Learning and play is one of our key themes, so it’s always exciting to see support and initiatives blossoming in this all-important aspect of child development. Particularly interesting here is the urban angle. iOi is based in London so the challenges around creating space for children in cities’ adult-focused environment are part of our driving force.
The Real Play Coalition says the evidence is overwhelming on the positive benefits of play, and the world is now reaching a point where experts are joining forces to suggest the need to ‘prescribe’ play as an essential requirement for children.
Cities must also be less ‘passive’ in their policies, and be more proactive in helping citizens control what they do, and how they work together for children’s benefit. Through better partnerships across the spectrum, the aim is that, ultimately, 500 million children will have benefited from the ‘power of play’ by 2025.
Key Evidence Around Learning Through Play
Launched at the 10th World Urban Forum, the coalition published a major new report, ‘Reclaiming Play in Cities – The Real Play Coalition Approach‘ – which reviews the key evidence around learning through play, along with the impact of city and urban environments on children’s access to play and their overall development.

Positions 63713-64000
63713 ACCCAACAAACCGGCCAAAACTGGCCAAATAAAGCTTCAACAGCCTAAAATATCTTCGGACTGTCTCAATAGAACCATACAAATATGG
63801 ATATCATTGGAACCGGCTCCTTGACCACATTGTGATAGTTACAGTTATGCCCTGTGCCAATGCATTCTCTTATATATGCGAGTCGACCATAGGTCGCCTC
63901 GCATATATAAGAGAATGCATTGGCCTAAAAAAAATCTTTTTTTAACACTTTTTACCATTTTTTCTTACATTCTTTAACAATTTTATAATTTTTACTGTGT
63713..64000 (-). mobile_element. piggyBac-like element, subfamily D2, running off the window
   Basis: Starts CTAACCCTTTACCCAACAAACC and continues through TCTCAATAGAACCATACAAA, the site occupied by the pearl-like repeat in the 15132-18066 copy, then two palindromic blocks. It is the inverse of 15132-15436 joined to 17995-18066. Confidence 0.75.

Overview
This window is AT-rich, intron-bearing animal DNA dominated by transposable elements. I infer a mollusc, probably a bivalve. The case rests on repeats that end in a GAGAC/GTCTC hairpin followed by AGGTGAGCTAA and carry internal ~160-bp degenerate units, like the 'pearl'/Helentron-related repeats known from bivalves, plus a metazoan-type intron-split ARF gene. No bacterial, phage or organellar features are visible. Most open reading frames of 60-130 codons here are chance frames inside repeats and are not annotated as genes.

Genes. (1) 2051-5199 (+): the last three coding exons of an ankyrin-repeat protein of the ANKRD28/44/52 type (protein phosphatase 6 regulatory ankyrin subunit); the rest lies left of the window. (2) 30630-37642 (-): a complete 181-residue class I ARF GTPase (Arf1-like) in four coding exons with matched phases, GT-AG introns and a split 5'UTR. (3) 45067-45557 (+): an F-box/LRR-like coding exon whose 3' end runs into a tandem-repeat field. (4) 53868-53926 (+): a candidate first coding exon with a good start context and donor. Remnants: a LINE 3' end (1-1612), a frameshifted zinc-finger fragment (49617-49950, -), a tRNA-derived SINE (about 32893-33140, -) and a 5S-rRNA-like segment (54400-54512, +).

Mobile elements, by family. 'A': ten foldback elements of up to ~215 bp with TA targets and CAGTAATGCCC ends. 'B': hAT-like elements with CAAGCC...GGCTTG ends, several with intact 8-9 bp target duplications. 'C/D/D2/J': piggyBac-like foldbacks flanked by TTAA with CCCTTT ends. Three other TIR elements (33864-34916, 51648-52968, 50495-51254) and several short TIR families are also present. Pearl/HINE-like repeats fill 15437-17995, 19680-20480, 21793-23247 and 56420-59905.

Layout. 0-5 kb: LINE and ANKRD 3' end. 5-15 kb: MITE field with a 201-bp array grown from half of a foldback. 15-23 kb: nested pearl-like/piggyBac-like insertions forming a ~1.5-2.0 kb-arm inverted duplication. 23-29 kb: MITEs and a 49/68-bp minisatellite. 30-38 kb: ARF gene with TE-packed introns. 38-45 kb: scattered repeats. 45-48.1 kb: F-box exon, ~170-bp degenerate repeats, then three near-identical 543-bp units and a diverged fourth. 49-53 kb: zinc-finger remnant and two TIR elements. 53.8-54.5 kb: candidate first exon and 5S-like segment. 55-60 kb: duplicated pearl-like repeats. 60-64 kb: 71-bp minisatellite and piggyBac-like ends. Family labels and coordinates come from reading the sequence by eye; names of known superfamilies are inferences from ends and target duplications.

the aim is that 500 million children will have benefited from the ‘power of play’ by 2025
The report outlines five key areas of children’s development linked to play – physical, creative, social, emotional and cognitive. It also outlines an Urban Play Framework, providing a method for understanding how various urban systems impact a child’s learning through play experience. This, in turn, influences their life skills development and their ability to thrive and be all they can be.
The Real Play Coalition is a multi-partner organisation that was established in 2018 to create a movement prioritising the importance of play for both children as a basic function, but also something that sparks their development and learning. Its founding partners are National Geographic, The Lego Foundation and IKEA, and it also now works alongside UNICEF and Arup, a global design firm known for its child-friendly policies.